Marriage and Fighting - The Rules On How To Fight Fair
Couples have the occasional - spat. Then there is the heated "discussion". Then there is the epic war to end all wars that will be marked for all time. Otherwise known as, "The Fight!". I have seen couples who have almost divorced over a spat and regretfully, I have seen couples fight the epic battle on a daily basis and thought that this was normal.
Fighting is a part of marriage. Couples are always learning how to live with each other. True, it should get easier over time - but two personalities, two opinions, two points of view eventually are going to disagree. Ask yourself this question, "Are you the same person you were 6 months ago? A year ago? 10 years ago?" Of course not. We all change over time. Life changes us and as a result our habits, actions, opinions, likes and dislikes will change too. In a marriage, we can never assume that everything is always going to be the same all the time.
Fighting, all be it loud, is a form of communication. I want couples to communicate. Now if the only way they can do that is by fighting - they you help. But if there is going to fight, here are the rules that you need to apply.
1. Stick to the subject. Fight about what is making you angry. Don't recall things from your past that are irrelevant to the argument. When we are angry, and if we have a laundry list of stuff that has made us angry in the past, it will all come out all at once. All this does is make a mess. The possibility for resolve is destroyed and now we have set a series of spats, heated discussions and epic battles into motion. That leads me to rule #2.
2. If it bothers you right now, then speak up right now. Don't let something simmer. If you simmer you will get bitter. If you choose to not say anything, give up the right to bring it up later. Now if you cannot do this, deal with it now and get it out of your system ASAP. But only deal with one thing at a time. Don't try to fix everything at once. That will get messy.
3. Never use words like "always" and "never". These words inflame the other person. "You always...." or "You never...." This tells the other person that you don't believe that they can change. This is a painful thing to hear. So much so that they may want to give up. If you think that they can "never", then they most likely think they can't. Using these words hurts you as much if not more than it hurts them.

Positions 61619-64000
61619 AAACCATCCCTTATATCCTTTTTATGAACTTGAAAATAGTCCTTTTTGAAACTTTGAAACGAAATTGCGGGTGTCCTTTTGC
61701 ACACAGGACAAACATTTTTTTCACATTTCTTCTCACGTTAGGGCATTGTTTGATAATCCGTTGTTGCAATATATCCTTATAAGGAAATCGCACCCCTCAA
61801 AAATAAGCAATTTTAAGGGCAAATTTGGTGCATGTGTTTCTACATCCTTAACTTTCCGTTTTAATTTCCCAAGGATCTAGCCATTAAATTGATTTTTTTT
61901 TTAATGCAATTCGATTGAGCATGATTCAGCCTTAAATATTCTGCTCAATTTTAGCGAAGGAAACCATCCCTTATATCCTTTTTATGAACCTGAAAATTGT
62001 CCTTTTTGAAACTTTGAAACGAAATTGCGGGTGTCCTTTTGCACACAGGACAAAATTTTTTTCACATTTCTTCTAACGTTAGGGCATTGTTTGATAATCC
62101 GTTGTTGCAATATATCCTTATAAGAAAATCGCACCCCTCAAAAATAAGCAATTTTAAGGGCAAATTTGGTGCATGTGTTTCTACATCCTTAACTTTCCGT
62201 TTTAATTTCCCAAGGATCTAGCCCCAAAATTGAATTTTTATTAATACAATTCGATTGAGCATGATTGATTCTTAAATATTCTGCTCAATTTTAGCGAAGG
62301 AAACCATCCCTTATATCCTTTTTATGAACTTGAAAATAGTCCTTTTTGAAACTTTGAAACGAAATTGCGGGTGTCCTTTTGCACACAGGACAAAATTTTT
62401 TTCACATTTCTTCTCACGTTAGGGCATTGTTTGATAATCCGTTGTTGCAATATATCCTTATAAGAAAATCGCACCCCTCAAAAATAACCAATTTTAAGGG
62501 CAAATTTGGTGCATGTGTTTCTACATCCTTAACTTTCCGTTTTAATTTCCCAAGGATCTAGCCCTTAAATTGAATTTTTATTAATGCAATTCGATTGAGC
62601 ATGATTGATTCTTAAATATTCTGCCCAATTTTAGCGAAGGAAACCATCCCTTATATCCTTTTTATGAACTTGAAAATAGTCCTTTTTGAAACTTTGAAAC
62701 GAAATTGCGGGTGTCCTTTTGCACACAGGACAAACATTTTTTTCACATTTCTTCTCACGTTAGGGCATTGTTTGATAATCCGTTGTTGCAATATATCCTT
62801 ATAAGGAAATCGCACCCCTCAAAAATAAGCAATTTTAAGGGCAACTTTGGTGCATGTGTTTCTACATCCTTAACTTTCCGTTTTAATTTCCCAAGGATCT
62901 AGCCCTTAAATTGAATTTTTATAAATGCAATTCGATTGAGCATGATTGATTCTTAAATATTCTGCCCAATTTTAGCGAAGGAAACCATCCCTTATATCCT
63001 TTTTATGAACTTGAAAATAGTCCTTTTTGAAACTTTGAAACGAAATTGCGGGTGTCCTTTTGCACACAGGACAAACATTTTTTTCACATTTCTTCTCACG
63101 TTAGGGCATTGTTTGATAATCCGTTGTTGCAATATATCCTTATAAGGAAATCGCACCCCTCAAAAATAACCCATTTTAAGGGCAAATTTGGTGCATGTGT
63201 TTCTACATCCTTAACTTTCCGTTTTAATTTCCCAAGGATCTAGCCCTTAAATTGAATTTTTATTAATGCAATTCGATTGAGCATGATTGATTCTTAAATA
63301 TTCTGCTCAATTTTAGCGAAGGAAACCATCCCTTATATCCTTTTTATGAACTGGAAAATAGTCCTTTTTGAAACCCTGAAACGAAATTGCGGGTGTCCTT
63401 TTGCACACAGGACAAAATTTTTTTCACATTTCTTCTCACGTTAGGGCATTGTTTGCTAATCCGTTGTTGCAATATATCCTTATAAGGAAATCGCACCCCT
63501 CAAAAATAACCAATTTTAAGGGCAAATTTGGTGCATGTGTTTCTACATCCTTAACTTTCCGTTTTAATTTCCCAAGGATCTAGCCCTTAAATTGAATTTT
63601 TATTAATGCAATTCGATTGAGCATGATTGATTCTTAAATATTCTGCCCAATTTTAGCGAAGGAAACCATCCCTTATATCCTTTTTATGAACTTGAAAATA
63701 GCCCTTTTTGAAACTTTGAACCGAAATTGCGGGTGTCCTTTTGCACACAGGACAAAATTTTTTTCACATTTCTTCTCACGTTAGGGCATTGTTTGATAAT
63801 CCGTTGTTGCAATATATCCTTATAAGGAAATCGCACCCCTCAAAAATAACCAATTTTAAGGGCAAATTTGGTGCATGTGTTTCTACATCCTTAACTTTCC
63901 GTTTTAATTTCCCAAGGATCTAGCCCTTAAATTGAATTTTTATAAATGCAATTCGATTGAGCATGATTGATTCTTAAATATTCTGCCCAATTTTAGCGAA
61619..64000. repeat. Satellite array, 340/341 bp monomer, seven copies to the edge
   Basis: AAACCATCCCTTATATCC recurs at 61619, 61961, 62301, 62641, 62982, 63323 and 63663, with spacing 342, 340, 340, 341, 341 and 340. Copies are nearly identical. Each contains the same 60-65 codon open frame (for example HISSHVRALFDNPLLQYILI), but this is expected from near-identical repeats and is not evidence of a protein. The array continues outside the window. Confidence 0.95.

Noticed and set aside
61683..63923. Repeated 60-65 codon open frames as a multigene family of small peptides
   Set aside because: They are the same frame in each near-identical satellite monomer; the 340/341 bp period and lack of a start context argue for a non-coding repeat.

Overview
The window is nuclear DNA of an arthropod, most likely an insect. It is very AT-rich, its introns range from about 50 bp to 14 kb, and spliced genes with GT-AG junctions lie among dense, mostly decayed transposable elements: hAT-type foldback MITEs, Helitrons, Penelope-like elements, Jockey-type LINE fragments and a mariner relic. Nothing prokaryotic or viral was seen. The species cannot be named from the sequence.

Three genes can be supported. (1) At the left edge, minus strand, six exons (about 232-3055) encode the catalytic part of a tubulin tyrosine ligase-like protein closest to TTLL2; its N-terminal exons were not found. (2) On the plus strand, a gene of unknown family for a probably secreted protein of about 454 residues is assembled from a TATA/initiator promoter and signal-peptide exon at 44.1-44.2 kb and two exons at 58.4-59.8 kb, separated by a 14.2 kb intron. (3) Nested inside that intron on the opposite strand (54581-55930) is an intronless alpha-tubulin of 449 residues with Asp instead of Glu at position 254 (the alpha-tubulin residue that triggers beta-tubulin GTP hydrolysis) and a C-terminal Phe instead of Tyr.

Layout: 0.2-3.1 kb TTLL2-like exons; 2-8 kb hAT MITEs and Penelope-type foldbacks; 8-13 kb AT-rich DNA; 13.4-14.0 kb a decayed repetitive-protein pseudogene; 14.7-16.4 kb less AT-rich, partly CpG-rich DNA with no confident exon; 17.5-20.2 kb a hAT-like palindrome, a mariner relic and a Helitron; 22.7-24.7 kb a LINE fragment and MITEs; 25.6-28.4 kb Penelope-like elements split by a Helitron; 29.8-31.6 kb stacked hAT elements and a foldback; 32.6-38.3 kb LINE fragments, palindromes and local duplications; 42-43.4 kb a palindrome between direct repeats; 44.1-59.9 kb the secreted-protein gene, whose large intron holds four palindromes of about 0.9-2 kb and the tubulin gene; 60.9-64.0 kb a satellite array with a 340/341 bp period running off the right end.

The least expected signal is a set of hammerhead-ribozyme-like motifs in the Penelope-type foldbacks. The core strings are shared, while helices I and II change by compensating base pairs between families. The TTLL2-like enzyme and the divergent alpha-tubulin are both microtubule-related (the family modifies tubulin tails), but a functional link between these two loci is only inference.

4. Do not use derogatory remarks. Making remarks that attack ones body image, personal intelligence or skills are always off limits. Do not use curse words while fighting. It only clouds the argument and raises ones temper with each word. This usually leads to the epic battle.
5. If you are about to do something that you are going to regret call a timeout. If you need 5 or 10 minutes, take it. If your spouse asks for a time out, let them. Usually we know when we are about to do something stupid. Really, really stupid. Walking away and cooling off is necessary. But you must finish the argument. You cannot walkaway. When you return you must do the following. "Listen, the way we are approaching this isn't working. Let's sit down and try to have a calm conversation."
6. If you know what to say or do that makes your spouse angry. Don't do it. Everyone has "hot buttons". Those little things that you can say or do that will upset your spouse. Arguing isn't about winning, it's about resolving a problem. If you are pushing your spouses hot buttons for the purpose of frustrating them so much that they will cave to your demands. Then your a manipulator, not a spouse.
7. Close your mouth and listen. Don't interrupt. No matter how far off the mark you think that they are, don't interrupt. They really do believe what they are saying, they think that it has validity and that it should be said. Listening let's them know that you care. After they have vented, then you may present your side of the issue without interruption. Rephrase what the they have said into your own words. "So let's see if I understand you correctly...." Let them correct what you are saying until you get it right! Both spouses need to do this until everyone feels that the other person has been understood.
8. Are you willing to die on this mountain? When I say die, I mean are you willing to divorce? Are you willing to separate your children from their parent for the rest of their lives? (Sorry, visitation isn't the same as living at home with your mom and dad.) Are you willing to pay alimony and child support for the next 10 or 20 years? Are you willing to sever all hope for a bright future as a family over what you are fighting about? There are only a few things that really do qualify on this list. Our bruised egos or perceived embarrassments are NOT nor will ever be on this list.
9. Never get violent. This shouldn't have to be said, but nevertheless - don't do it. Punching a wall or a door is included on this list. You should have practiced rule number 5 BEFORE this happens.
There are probably more, and I'll add them later when I think of them.